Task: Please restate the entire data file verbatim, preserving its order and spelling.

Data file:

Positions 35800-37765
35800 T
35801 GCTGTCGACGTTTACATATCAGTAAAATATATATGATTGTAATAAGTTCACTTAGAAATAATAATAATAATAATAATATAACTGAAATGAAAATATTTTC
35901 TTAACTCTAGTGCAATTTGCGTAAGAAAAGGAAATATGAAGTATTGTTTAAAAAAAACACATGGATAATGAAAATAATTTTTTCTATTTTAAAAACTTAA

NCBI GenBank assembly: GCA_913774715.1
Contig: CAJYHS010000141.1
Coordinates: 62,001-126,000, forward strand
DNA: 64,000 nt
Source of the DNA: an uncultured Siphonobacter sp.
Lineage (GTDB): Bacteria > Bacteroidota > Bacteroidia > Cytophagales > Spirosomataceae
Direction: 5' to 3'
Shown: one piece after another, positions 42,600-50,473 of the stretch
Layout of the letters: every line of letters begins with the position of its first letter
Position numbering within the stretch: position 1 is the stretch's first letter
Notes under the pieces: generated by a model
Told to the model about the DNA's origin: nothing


Positions 35800-37765
35800 T
35801 GCTGTCGACGTTTACATATCAGTAAAATATATATGATTGTAATAAGTTCACTTAGAAATAATAATAATAATAATAATATAACTGAAATGAAAATATTTTC
35901 TTAACTCTAGTGCAATTTGCGTAAGAAAAGGAAATATGAAGTATTGTTTAAAAAAAACACATGGATAATGAAAATAATTTTTTCTATTTTAAAAACTTAA

NCBI GenBank assembly: GCA_913774715.1
Contig: CAJYHS010000141.1
Coordinates: 62,001-126,000, forward strand
DNA: 64,000 nt
Source of the DNA: an uncultured Siphonobacter sp.
Lineage (GTDB): Bacteria > Bacteroidota > Bacteroidia > Cytophagales > Spirosomataceae
Direction: 5' to 3'
Shown: one piece after another, positions 42,600-50,473 of the stretch
Layout of the letters: every line of letters begins with the position of its first letter
Position numbering within the stretch: position 1 is the stretch's first letter
Notes under the pieces: generated by a model
Told to the model about the DNA's origin: nothing